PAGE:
Climate change has been occurring on the planet for billions of years since its inception. At different times it has been caused by a catastrophic global event or by the dynamic inner workings of the earth. These climate changes have been proven by science over long periods of time. The big question these days is whether human activity such as the burning of fossil fuels is a major contributor to the climate change of the planet

In 2007, the Intergovernmental Panel on Climate Change, stated that human activities contribute to climate change by causing changes in Earth’s atmosphere in the amounts of greenhouse gases, aerosols (small particles), and cloudiness. The largest known contributing human activity comes from the burning fossil fuels that release carbon dioxide gas to the atmosphere. Greenhouse gases and aerosols affect climate by altering incoming solar radiation and outgoing infrared (thermal) radiation that are part of Earth’s energy balance. Along with the change in temperatures come heat waves, new wind patterns, worsening drought in some regions, heavier precipitation in others, melting glaciers and Arctic ice and rising global average sea levels.

A collaborated effort by hundreds of climate experts and government representatives from 113 countries, believe that climate change is caused by human activities. “Most of the observed increase in globally averaged temperature since the mid-twentieth century is very likely due to the observed increase in anthropogenic (human-caused) greenhouse gas concentrations.” Climate change is real, rapid and humans are playing a large part in transitioning to a warmer world.

Human Activity and Climate Change

When I turn the television on, and surf the news channels I get a quick snap shot of the latest events that have unfolded. At any given time I’ll be informed of the latest earthquake, tsunami, flood, tornado or drought that’s taken place while I was away. I don’t remember these uncommon events being in the news as often as they have been. Not only that but they have been more violent as well. The increases in these events are sure indicators that a climate change is occurring on the planet as we speak.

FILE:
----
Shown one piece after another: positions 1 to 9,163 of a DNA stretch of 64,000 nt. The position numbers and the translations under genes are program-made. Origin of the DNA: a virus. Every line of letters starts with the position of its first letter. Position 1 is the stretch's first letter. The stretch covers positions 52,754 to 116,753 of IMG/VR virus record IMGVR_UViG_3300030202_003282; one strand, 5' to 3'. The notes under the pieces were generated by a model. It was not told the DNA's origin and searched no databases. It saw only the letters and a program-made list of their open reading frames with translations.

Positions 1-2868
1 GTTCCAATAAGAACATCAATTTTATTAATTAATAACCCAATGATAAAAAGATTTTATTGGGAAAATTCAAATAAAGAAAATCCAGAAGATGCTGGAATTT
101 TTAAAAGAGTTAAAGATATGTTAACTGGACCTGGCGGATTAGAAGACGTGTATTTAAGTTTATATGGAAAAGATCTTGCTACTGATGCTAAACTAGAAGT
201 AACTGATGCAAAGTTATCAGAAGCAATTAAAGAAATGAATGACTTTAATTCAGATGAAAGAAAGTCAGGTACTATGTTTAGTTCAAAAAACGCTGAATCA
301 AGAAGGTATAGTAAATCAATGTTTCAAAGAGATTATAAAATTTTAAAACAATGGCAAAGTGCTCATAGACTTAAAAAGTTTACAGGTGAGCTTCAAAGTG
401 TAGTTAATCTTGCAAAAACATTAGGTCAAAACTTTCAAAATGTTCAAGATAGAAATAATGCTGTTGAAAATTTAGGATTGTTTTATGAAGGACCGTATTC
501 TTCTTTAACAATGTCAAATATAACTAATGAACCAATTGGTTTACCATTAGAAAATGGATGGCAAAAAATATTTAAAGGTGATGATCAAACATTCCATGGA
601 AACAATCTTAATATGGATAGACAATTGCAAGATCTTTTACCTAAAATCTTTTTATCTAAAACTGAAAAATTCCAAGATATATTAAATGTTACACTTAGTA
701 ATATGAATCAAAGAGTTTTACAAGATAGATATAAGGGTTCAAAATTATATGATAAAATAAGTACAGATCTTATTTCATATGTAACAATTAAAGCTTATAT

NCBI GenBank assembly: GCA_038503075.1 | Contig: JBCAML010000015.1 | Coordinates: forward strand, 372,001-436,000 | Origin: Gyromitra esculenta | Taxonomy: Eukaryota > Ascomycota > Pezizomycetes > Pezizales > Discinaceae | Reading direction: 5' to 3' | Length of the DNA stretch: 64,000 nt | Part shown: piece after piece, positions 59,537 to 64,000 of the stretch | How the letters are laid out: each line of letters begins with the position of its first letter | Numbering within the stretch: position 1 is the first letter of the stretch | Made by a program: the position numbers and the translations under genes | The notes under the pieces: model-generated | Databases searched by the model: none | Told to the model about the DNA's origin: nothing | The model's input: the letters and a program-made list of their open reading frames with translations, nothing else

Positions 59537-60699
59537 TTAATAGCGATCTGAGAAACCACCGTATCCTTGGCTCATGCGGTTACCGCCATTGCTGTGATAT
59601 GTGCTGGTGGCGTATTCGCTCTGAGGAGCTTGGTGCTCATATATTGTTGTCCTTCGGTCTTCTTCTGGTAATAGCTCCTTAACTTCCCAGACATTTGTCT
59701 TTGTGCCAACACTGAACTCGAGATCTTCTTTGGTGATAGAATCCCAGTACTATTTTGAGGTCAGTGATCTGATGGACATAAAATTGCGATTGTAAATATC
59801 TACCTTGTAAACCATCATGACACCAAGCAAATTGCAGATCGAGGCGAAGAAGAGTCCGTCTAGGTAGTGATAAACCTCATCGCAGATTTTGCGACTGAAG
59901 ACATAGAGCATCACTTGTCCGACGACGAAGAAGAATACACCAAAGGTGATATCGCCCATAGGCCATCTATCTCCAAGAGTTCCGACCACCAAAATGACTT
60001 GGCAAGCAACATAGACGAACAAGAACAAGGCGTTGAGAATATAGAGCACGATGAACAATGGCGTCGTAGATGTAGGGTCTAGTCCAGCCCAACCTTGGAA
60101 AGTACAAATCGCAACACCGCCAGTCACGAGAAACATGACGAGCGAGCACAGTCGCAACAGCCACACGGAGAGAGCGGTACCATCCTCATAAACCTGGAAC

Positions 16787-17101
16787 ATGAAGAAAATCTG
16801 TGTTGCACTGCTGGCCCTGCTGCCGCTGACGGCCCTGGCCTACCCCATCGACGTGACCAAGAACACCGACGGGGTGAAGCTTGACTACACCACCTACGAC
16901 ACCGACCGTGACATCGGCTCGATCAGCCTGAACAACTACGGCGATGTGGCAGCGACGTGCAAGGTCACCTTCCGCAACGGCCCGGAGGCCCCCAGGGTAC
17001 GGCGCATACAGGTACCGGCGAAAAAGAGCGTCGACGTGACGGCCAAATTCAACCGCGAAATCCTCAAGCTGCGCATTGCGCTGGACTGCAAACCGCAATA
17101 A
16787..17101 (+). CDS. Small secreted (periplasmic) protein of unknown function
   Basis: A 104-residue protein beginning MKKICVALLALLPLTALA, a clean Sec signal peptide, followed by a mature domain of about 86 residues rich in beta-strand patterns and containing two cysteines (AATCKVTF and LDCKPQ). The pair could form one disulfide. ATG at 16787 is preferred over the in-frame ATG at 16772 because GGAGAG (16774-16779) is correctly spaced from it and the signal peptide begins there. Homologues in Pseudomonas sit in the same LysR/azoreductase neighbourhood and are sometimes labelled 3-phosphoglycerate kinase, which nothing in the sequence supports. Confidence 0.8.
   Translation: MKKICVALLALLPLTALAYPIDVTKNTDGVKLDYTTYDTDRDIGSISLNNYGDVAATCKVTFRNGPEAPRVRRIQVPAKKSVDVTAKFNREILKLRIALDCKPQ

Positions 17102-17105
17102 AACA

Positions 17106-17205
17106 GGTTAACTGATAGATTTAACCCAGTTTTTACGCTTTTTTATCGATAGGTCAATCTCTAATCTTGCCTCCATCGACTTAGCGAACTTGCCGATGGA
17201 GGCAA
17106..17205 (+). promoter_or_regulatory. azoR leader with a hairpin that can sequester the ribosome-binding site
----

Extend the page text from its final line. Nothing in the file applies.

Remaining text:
Climate change is defined as any long-term significant change in the weather patterns of an area. This has been occurring on the planet for billions of years since its inception. At different times it has been caused by a catastrophic global event or by the dynamic inner workings of the earth. These climate changes have been proven by science over long periods of time. The big question these days is whether human activity such as the burning of fossil fuels is a major contributor to the climate change of the planet. (Desonie, 2012)

Humans have reached a level of knowledge and technology that allows us to detect a change in climate, identify the causes and consequences for that change. For example, I live in Twentynine Palms, CA which is located in the Mojave Desert. Climate changes here show a slow warming of the Mojave and Sonoran Desert regions. This warming is altering rainfall and weather patterns, altering plant cover and productivity, plus affecting ecosystem functions and species distribution. Desert ecosystems are predominantly sensitive to changes in atmospheric carbon dioxide. Future rises in atmospheric carbon dioxide will affect rates of plant photosynthesis and water loss, and are predicted to increase efficiency and productivity in certain desert plants. Increased plant productivity, particularly the productivity of invasive grasses, will increase the occurrence of wildfires in the desert. Increased severe and persistent droughts are also predicted for these desert ecosystems. (Webb, 2009) So, simply said climate change is already having and will continue to have major implications for plants, wildlife species, and ecosystem processes in this particular region.